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Alluvian sat down with John Confer, scholar in residence at Ithaca College, to discuss his research on golden-winged warblers, the future of conservation, and the importance of student connections.

Ryan Price: When did you first become attached to science or environmentalism in your own life?

John Confer: I had polio in the second grade. I missed the second grade. I stayed at home for 10-11 months and my parents had a bird feeder. I spent hours watching that bird feeder. Professionally, I’ve now written lots of papers based on watching creatures do things. I have thought about how to explain how it works for me, but in truth; it just is the truth.

RP: What does it mean to you to teach what you teach to students and work with them the way you have?

JC: To be realistic. I’m 78, I’m not going to live forever. Body’s deteriorating in every way you can imagine—eye sight, hearing, whatever you want to talk about. It has occurred to me that when I think of the things that I have done that have given me the greatest satisfaction. It has been to work with students who were not already highly motivated, who were not already disciplined, who did not come to me with a sense of purpose, and after working with me were all of the above.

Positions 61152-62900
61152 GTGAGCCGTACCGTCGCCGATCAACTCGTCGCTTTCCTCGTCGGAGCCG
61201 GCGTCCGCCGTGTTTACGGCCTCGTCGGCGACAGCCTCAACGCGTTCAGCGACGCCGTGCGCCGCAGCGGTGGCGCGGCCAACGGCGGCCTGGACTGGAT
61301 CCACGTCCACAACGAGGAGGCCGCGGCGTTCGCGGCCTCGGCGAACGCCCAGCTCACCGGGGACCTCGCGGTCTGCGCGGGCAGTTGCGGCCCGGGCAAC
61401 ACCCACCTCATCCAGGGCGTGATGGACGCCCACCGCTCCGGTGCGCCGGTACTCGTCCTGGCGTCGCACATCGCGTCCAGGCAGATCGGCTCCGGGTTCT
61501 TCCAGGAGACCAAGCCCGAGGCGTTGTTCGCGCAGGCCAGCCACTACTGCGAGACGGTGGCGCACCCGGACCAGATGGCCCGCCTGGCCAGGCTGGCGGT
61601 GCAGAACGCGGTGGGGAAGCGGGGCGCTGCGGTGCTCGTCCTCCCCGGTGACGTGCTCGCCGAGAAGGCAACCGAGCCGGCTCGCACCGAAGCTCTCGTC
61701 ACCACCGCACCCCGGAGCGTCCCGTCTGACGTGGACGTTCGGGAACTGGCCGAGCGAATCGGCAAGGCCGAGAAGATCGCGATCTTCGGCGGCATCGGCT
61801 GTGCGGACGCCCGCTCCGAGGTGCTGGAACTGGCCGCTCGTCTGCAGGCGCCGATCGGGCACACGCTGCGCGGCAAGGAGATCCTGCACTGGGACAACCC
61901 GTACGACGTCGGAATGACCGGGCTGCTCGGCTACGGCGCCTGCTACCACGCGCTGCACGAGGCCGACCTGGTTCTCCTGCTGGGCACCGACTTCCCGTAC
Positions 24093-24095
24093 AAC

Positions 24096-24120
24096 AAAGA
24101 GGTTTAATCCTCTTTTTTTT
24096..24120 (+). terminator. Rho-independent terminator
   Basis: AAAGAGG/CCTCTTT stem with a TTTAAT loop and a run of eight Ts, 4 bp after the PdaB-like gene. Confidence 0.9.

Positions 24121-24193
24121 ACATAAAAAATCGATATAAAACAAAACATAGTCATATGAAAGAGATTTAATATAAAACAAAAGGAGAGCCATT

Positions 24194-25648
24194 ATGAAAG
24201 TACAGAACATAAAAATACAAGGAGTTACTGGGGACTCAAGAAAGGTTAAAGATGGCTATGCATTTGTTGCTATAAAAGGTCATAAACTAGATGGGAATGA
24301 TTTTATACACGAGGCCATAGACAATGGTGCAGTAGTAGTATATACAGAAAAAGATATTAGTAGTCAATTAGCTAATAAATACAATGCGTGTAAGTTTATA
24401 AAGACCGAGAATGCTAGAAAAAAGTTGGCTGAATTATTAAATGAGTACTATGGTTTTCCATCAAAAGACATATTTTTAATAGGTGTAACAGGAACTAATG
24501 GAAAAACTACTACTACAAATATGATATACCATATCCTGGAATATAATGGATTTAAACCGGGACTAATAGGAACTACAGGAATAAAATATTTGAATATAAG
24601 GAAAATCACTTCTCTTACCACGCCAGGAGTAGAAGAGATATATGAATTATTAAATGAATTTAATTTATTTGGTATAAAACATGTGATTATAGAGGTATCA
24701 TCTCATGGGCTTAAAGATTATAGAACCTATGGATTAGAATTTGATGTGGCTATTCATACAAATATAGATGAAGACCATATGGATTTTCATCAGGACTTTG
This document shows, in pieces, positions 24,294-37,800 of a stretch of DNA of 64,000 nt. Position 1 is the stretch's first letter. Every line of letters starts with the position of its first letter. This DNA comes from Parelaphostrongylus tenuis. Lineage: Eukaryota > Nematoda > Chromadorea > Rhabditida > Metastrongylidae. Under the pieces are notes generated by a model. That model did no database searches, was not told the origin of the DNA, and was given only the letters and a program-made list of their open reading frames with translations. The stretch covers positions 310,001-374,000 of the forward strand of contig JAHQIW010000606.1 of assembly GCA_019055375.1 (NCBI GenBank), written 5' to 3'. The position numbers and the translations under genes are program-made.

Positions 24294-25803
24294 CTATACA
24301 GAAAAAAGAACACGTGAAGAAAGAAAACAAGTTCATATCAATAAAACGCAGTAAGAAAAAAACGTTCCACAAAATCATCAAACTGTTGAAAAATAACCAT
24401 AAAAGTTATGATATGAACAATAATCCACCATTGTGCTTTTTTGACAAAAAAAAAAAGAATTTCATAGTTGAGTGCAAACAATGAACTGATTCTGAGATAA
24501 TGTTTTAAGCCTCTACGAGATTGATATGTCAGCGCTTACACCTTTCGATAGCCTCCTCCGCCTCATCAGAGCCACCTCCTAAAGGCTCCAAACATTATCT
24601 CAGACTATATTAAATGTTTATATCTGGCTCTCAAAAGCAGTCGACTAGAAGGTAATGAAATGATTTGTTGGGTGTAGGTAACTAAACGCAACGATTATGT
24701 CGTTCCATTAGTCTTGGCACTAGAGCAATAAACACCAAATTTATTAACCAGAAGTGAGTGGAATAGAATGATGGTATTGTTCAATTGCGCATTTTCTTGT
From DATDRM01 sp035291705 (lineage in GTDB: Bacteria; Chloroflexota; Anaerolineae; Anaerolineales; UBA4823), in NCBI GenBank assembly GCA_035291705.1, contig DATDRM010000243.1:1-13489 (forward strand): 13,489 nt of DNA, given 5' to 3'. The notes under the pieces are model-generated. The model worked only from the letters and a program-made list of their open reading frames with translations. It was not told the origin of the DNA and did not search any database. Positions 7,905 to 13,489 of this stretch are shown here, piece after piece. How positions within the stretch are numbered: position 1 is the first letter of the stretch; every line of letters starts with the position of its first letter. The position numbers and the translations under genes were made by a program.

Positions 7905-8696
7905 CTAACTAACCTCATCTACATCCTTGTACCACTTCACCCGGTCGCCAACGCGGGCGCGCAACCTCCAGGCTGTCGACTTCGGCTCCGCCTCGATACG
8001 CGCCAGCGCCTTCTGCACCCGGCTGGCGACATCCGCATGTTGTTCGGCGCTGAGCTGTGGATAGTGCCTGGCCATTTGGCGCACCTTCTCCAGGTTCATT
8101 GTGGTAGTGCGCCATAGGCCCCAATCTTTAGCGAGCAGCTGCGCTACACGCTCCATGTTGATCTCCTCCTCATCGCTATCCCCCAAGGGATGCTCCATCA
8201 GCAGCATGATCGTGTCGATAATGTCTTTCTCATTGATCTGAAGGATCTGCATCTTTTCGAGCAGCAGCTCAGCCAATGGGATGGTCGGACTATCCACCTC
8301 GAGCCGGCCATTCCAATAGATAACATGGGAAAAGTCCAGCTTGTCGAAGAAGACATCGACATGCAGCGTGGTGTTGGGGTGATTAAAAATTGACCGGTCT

RP: So, you’re here in this closet to a lab doing research, why are you still here?

JC: I’m still writing a paper. I just got a paper published yesterday. I talked to the editor yesterday afternoon. 22 hours ago…I’m 78 and interacting with young kids keeps me young. It keeps me in touch with the youthful culture, truly. My ego feeds off young kids who I interact with who seem to be better human beings for having done that. And I just like ideas. I’m still trying to find the data and the ways to express ideas. I love it.